either directly or catalytically. Excess nitrite C-nitrosatesthe phenol and subsequently forms the catalyticspecies.0263 g + 3. the leastsquares line of bestfit. Sulfamate reduces nitrite to molecular nitrogen (107) (eq 23).48 0.80 3.5 25.0 Found (N) 2. SO2 + 2HNO2 --> 2NO + H=SO4 qqHzSO4 + H=O (21) (22) (23) SOz + 2NO + HzO --> N=O NaNO= + H2NSOaH --> NaHSO4 N= . These substances inhibit nitrosamineformation (Table V).15 2. 3.81 3.46 -- N •' = -0.39 3.2 mM NDEA mM Gallic Acid (g) 62. A large excess of phenol removesnitrite so that it is unavailable for reaction with amine.15 2.which are not C-nitrosated because the ring is fully substituted.5 37.5 0. (N a) 2. Effect of gallicacidon N-nitrosodiethylaminesynthesis Thus.0 3.10 Calc. Inhibition bySulfur Compounds Bisulfite reducesnitrite in two steps(106)--first to nitric oxide (eq 21) and then to nitrous oxide (eq 22).79.No catalysis shouldoccur with phenolssuchasc•-tocopherol. Table IV Effect of Gallic Acid Concentration on Nitrosodiethylamine (NDEA) Synthesis from 75 mM Nitrite and 500 mM Diethylamine at pH 4. whether a phenol inhibitsor catalyses nitrosamineformationlargelydependson the relative concentration of nitrite and phenol.596 JOURNAL OF THE SOCIETY OF COSMETIC CHEMISTS 20 qO 60 80 100 120 lqO 6ALLICAClD• mM Figure 1.13 12.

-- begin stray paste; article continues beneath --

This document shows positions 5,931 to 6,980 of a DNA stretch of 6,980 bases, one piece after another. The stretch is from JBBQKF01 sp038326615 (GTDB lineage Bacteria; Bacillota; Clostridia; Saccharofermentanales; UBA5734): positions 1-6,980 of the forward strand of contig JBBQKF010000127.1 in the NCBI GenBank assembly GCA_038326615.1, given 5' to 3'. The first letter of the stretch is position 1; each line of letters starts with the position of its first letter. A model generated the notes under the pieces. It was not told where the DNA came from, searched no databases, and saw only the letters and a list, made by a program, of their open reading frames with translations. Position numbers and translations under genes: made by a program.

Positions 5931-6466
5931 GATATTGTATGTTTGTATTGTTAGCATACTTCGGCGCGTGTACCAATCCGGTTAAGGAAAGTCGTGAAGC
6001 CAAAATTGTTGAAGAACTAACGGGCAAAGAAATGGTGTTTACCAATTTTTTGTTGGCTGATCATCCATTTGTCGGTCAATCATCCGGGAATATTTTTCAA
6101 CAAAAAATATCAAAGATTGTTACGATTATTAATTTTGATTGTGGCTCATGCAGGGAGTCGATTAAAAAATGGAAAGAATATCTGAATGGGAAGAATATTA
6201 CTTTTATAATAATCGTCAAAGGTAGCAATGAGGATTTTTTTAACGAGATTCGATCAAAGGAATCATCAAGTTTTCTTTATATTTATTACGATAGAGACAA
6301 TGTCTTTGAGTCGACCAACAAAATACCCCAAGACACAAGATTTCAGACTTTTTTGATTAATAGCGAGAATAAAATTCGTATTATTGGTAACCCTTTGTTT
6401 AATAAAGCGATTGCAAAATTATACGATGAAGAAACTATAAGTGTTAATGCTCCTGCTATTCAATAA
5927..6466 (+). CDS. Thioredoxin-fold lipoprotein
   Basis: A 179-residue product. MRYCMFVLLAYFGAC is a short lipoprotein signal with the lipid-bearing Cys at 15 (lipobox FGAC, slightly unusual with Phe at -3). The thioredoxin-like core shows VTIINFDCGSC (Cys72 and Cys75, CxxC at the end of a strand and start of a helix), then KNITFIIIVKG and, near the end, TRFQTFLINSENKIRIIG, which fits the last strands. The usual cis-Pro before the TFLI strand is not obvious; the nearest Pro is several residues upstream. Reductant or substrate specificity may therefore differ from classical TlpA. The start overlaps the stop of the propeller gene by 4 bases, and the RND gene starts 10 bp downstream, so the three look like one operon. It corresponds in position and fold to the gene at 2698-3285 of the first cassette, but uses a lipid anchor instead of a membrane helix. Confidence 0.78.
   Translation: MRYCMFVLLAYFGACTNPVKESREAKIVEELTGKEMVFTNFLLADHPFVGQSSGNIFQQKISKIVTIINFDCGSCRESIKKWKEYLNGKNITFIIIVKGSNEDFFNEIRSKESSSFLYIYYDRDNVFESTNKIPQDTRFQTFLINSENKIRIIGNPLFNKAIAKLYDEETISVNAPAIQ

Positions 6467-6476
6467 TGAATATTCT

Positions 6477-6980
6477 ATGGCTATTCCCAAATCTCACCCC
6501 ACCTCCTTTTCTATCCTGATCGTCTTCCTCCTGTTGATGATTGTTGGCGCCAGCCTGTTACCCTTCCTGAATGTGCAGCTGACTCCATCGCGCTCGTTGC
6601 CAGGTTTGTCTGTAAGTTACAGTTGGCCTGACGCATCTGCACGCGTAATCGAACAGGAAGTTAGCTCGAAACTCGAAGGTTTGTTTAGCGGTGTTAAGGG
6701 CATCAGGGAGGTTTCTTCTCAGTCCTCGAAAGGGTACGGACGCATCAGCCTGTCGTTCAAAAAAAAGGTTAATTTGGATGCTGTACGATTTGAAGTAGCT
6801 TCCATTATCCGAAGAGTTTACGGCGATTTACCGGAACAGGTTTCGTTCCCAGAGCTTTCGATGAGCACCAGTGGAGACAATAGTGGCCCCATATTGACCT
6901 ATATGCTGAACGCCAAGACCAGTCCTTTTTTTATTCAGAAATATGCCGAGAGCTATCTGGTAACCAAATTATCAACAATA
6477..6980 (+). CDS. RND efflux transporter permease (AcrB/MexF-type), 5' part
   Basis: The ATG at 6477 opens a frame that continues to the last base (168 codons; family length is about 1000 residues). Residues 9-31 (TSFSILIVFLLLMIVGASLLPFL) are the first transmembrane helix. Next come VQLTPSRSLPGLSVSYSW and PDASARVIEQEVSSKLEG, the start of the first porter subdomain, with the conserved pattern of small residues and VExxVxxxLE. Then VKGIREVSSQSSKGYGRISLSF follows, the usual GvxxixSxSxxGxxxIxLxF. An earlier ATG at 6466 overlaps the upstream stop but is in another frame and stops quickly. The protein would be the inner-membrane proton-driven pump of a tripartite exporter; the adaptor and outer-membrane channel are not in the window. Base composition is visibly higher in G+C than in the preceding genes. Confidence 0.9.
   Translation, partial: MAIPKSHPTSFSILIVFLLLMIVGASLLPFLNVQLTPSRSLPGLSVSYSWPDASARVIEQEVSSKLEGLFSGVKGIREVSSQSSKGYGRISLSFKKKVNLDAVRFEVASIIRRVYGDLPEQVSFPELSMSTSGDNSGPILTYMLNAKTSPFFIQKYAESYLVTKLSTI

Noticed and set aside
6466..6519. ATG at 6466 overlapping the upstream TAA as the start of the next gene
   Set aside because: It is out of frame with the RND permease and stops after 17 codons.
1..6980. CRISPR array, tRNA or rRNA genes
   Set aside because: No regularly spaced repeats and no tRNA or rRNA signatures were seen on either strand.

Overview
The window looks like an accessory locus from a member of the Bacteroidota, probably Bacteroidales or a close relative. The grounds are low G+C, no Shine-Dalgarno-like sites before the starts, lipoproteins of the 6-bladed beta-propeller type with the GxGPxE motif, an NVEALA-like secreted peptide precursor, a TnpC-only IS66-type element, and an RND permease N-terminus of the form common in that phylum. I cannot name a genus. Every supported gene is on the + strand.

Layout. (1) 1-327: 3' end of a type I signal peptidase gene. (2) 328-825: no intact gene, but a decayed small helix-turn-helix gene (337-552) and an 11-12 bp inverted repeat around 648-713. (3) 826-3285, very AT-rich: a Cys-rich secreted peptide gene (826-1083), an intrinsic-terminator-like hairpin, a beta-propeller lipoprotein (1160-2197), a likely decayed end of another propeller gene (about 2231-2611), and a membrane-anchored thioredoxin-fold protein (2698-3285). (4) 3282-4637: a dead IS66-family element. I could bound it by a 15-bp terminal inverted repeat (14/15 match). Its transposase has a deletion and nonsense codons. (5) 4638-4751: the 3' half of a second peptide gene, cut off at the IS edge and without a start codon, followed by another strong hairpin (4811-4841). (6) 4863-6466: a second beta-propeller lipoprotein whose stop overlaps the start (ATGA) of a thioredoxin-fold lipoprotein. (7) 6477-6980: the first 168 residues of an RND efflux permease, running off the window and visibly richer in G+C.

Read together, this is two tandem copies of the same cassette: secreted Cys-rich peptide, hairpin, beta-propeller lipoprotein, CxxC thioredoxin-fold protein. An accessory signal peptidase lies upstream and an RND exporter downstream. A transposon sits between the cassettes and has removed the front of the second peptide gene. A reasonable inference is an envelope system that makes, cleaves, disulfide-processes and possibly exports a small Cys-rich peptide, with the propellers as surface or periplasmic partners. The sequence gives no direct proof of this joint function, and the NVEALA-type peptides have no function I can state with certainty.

. Table VI summarizes literature indicatingthat urea. In vitro in vivo 108 93 Aminophenazone Dimethylamine Piperazine Inhibits nitrosamine formation. 4. Dimethylamine. caffeine and ethanol are relatively ineffectiveinhibitors. Inhibits nitrosamineformation. The thioether methionine is less effective. 91 93 Methionine Dimethylamine The thioIs cysteine and glutathione also inhibit nitrosamine formation. In vitro Inhibits nitrosamine formation.Invitro pholine. Inhibits nitrosamineformation. One would suggest transnitrosation of secondary aminesby nitrosothiols. Human gastricjuice. NH2OH + HNO2 --> N20 + 2H20 (25) Vitamin A reacts with nitrite in acid solution but not under neutral conditions (108). It is postulated that nitrite oxidizes methionine to the sulfoxideor sulfoneand is in turn reducedto nitric oxide (93). Presumably oxidationof the vitamin involvesits double bonds. In contrastcatalysis of nitrosation by p-nitroso-0-cresol does not occur in the absence of nitrite.mor. but reducednicotinamideadeninedinucleotide(NAD) is effective. In alkalinesolutioneven weak oxidantssuchasO2 convert nitrite to nitrate (110). 93 Human gastricjuice.NITROSAMINE CHEMISTRY 597 Table V In Vitro Inhibitionof NitrosamineSynthesis by SulfurCompounds Sunur Compound Sodium Bisulfite Amine Dimethylamine System Effectof SulfurCompound Reference 93 93 108 Model food systems Inhibits nitrosamine formation. Inhibits nitrosamineformation. Aminophenazone in vitro Cysteine Cysteine Glutathione Glutathione Dimethylamine Piperazine In vitro in vitro Inhibits nitrosamine formation. Miscellaneous Inhibitors The ammonium ion reactswith nitrite to form molecular nitrogen (107) by the following sequence: NH4 + 2H + + • NHa NO2+ + • H+ H2ONO + ---> H20 (24) + NHaNO + • N= + H+ + H20 H2ONO + NHa Hydroxylamine reducesnitrite to nitrous oxide (107). morpholine andpyrrolidineto form N-nitrosamines (105). In the absence of nitrite preformednitrosocysteine reacts withN-methylaniline. exceptthat molecularoxygenappearsto be necessary (105). ThioIs reactwith nitrite to form S-nitrosocompounds (109). piperazine Piperazine Human gastricjuice. Ammonium Sulfamate Sulfamic Acid Inhibits nitrosamine formation.